The presiding Bishop of this time was William A. Quayle.  William was born 25 June 1860 in Parkville, Missouri, the son of Thomas and Elizabeth (Gayle) Quayle. William married Allie Hancock Davis 28 January 1886. They had a son, William R. Quayle, and a daughter, Allie Gayle Quayle (who predeceased him) (Wikipedia).   He was a much beloved leader in the M.E. church and respected in Oklahoma. He died in Baldwin, Kansas from heart disease in 1925.

In his obituary his qualities were clear and significant.  He was "author, lecturer, educator and for more than a quarter century" and "one of the outstanding figures of the Methodist Episcopal church."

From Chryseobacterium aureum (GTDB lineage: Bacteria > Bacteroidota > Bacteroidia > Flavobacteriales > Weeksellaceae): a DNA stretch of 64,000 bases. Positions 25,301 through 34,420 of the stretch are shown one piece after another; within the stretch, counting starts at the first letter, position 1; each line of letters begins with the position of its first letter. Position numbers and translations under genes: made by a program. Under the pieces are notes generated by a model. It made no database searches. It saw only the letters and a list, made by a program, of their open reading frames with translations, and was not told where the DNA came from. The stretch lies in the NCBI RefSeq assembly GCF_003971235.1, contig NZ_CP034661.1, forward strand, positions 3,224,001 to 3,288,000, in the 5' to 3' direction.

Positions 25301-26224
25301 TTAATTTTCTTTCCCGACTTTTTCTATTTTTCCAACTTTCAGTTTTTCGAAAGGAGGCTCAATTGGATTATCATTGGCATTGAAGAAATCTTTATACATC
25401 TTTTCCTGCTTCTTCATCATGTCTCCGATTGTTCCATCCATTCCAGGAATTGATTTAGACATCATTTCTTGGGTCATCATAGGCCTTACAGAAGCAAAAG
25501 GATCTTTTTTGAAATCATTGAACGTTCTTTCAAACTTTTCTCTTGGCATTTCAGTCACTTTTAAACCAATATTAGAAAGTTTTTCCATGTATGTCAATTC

He was "An outspoken Republican, an active and keen political observer, and a renowned orator. Bishop Quayle had held pastorates in Kansas City, Indianapolis and Chicago before his elevation to the bishoprie in 1908."

"He studied in the preparatory department of Baker university, at Baldwin, Kansas and later in the collegiate, where upon his graduation, he was made professor of languages and vice-president of the institution. ...He was pastor of the St. James church, Chicago, when called to fill one of the highest offices in the Methodist church. His Episcopal residence was in St. Paul until 1916, when he removed to St. Louis."

He was well known as a speaker of high merit.  "The lectures of Bishop Quayle were not of the chautaqua variety, although he sometimes spoke from chautaqua platforms. From life-long study---it is said he read a book a day while in college---he had an unlimited repertoire of addresses and humorous punctuations frequently were resorted to."